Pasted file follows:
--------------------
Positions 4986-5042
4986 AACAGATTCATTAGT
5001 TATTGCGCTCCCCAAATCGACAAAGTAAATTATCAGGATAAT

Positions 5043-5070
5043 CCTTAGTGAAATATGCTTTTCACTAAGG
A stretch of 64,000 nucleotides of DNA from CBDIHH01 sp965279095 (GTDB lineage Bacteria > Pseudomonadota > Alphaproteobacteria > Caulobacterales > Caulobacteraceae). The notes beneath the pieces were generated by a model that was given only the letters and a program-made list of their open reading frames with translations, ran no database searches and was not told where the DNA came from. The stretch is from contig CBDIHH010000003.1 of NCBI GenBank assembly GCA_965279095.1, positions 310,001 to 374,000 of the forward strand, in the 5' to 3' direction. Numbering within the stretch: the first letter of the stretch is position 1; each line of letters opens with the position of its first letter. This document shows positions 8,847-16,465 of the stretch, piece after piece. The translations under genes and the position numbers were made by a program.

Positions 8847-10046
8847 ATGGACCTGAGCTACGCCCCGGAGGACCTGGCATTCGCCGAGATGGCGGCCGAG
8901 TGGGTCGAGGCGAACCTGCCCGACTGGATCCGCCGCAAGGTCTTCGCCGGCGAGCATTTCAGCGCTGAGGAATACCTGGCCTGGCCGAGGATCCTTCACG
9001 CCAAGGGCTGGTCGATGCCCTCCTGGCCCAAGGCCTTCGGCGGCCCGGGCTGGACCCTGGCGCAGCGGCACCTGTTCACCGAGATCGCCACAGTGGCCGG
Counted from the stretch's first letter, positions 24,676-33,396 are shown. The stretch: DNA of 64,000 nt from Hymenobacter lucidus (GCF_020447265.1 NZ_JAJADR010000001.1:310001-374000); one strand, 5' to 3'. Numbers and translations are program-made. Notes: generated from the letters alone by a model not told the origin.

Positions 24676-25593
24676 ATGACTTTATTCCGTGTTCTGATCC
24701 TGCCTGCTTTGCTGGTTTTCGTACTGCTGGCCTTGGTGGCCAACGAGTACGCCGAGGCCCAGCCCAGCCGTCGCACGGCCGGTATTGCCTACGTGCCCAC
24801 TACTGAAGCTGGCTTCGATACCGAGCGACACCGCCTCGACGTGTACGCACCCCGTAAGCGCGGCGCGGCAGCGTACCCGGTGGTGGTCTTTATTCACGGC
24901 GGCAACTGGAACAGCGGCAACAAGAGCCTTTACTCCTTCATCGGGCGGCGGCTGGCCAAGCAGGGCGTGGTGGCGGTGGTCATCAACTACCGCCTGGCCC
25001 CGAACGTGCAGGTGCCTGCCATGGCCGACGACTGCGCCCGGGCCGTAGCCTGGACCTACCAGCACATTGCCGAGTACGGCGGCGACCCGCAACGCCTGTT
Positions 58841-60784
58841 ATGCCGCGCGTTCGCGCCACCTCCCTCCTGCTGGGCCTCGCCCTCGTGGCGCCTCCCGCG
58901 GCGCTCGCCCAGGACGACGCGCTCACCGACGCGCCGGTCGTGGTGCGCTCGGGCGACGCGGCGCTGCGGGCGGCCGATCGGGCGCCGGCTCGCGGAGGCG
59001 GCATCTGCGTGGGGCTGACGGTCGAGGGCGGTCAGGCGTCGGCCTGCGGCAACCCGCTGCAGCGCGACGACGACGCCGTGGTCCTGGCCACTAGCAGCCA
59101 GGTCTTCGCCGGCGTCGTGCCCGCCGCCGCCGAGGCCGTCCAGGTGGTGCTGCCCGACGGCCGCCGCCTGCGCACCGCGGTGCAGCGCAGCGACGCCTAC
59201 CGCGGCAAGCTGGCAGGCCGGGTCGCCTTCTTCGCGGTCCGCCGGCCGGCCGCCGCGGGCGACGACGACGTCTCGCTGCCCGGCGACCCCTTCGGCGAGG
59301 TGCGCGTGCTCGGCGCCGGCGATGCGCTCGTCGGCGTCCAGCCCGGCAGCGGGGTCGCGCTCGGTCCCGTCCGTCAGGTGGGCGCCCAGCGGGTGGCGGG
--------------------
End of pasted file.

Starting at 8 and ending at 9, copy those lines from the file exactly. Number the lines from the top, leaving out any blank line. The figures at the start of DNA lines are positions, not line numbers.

8847 ATGGACCTGAGCTACGCCCCGGAGGACCTGGCATTCGCCGAGATGGCGGCCGAG
8901 TGGGTCGAGGCGAACCTGCCCGACTGGATCCGCCGCAAGGTCTTCGCCGGCGAGCATTTCAGCGCTGAGGAATACCTGGCCTGGCCGAGGATCCTTCACG